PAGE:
Rouphael et al - Quality of fresh vegetables: effects of pre-harvest factors

Youssef Rouphael1*, Mariateresa Cardarelli2 e Francesco Giuffrida3
1 Department of Crop Production, Faculty of Agricultural Engineering and Veterinary Medicine, Lebanese University, Beirut (Libano)
2 Dipartimento di Scienze e Tecnologie per l’Agricoltura, le Foreste, la Natura e l’Energia, Università della Tuscia, Viterbo
3 Dipartimento di Scienze delle Produzioni Agrarie e Alimentari, Università di Catania

nsegna_

Key words: cultural practices, grafting, health-related compounds, vegetables.

nsegna_

Abstract

nsegna_

Consumer interest in the quality of vegetable products has increased in recent years. Regular consumption of vegetables has been linked to a reduction of some diseases, since vegetable is a source of an array of phytochemicals, which are appreciated for their benef icial heal th ef fects. Vegetable quality is a complex issue with different means depending to the target customer group. Quality has both a product- and a consumer-dependent dimension. From the first perspective, quality attributes are inherent in a product and can be objectively quantified, whereas a consumer orientation, which defines quality in terms of user satisfaction, is much less tangible and less quantifiable concept. This review will be focused only on product-oriented quality and objective criteria for its evaluation. Standard for quality assessment of fresh vegetables are established in Europe and North and Central America. However, they take into consideration mostly external quality attributes (e.g. size, shape, color, absence of defects and decay, critical concentrations of pesticides and nitrate), whereas very important internal quality attributes such as texture, flavor and healthpromot ing compounds are not considered. Environmental conditions, crop management and physiological factors may modify the vegetable quality. The purpose of this paper is to review the recent literature dealing with the main pre-harvest factors that can modify the quality of vegetables and, in particular, the physical properties, flavor, and health–related compounds. First of all, the importance of the genotype and grafted plants selection, the optimization of the environmental conditions and the advantages and disadvantages of protected environments in comparison to open field cultivation concerning product quality will be outlined. Then, the effects of the optimization of agricultural practices, in particular water quantity and quality, mineral nutrition and growing systems (e.g. soilless culture), will be discussed. The review highlighted that vegetable quality is a product of the interaction of genetic, climatic, and cultural factors. Finding the best combinations of those factors to maximize vegetable quality according consumer demand will be a challenge. The use of novel cultural practices and development of new genetic lines to enhance the quality of vegetables are the main directions that research should take in the near future. Integrated quality production and management must be considered as a global target to reach.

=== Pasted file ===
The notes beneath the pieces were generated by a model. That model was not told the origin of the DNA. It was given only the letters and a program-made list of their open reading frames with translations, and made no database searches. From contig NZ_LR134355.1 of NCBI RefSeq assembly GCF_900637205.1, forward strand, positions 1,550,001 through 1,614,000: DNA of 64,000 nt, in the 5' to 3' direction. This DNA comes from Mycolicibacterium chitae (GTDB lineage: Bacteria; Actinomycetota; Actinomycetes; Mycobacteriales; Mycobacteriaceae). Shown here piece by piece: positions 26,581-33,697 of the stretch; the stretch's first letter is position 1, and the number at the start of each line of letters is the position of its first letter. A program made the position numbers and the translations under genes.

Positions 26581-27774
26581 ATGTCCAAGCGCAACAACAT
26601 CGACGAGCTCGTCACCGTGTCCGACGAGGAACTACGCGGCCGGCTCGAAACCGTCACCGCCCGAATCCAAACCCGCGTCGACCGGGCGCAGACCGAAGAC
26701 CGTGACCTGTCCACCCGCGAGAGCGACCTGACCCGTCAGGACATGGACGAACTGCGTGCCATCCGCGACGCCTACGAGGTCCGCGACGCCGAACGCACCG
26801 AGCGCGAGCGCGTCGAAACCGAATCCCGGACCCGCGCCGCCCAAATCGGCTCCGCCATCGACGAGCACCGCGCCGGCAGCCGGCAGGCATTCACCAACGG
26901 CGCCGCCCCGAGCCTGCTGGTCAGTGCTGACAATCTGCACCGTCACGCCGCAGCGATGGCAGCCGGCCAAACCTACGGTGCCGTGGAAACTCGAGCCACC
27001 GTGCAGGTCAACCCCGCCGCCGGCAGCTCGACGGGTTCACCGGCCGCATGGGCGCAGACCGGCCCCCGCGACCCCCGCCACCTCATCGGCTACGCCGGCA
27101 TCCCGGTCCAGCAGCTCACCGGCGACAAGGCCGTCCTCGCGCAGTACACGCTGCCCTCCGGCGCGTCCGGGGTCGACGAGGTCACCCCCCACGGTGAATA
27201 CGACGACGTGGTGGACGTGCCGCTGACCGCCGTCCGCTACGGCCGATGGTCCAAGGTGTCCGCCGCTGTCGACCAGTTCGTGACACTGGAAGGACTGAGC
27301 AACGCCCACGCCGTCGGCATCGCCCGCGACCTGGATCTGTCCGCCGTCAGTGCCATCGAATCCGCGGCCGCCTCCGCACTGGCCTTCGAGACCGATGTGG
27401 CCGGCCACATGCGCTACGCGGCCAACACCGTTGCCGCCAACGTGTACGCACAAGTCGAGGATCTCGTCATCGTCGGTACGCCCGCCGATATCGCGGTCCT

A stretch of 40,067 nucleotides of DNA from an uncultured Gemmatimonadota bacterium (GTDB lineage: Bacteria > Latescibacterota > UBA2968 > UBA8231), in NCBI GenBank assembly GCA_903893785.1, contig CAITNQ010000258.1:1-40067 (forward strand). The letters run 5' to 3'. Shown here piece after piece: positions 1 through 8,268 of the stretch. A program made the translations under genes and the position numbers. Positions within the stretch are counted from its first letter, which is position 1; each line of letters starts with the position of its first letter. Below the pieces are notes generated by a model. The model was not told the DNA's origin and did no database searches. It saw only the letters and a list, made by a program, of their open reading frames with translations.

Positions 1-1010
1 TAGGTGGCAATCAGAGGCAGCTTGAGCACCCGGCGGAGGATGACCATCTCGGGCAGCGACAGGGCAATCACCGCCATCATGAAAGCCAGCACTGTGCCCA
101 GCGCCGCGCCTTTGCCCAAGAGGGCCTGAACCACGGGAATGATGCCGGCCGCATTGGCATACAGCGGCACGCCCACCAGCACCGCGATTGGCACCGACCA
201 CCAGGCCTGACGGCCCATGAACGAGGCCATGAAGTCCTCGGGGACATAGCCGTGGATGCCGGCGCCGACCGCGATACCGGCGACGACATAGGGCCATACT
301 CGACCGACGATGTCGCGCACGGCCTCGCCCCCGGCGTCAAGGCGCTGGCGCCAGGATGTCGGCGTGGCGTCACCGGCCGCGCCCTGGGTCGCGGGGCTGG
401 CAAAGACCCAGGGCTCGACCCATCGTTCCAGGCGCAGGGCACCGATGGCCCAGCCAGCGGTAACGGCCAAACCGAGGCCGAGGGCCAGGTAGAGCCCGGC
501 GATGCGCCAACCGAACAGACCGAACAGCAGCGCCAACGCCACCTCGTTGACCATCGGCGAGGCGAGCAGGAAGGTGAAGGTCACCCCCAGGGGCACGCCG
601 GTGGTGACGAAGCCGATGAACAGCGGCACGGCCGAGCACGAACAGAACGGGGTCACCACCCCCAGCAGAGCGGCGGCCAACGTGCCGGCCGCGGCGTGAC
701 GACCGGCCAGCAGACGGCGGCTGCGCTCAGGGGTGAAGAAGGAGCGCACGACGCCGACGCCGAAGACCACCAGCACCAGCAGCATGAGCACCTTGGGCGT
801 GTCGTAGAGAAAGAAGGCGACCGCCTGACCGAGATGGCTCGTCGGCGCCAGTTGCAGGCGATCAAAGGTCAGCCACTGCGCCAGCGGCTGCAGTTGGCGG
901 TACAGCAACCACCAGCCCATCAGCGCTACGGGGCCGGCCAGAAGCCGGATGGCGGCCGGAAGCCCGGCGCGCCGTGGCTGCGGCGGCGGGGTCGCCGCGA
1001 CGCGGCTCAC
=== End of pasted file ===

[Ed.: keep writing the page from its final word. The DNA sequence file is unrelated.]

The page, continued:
nsegna_

 Download (members only)

Download full article

07 Rouphael.pdf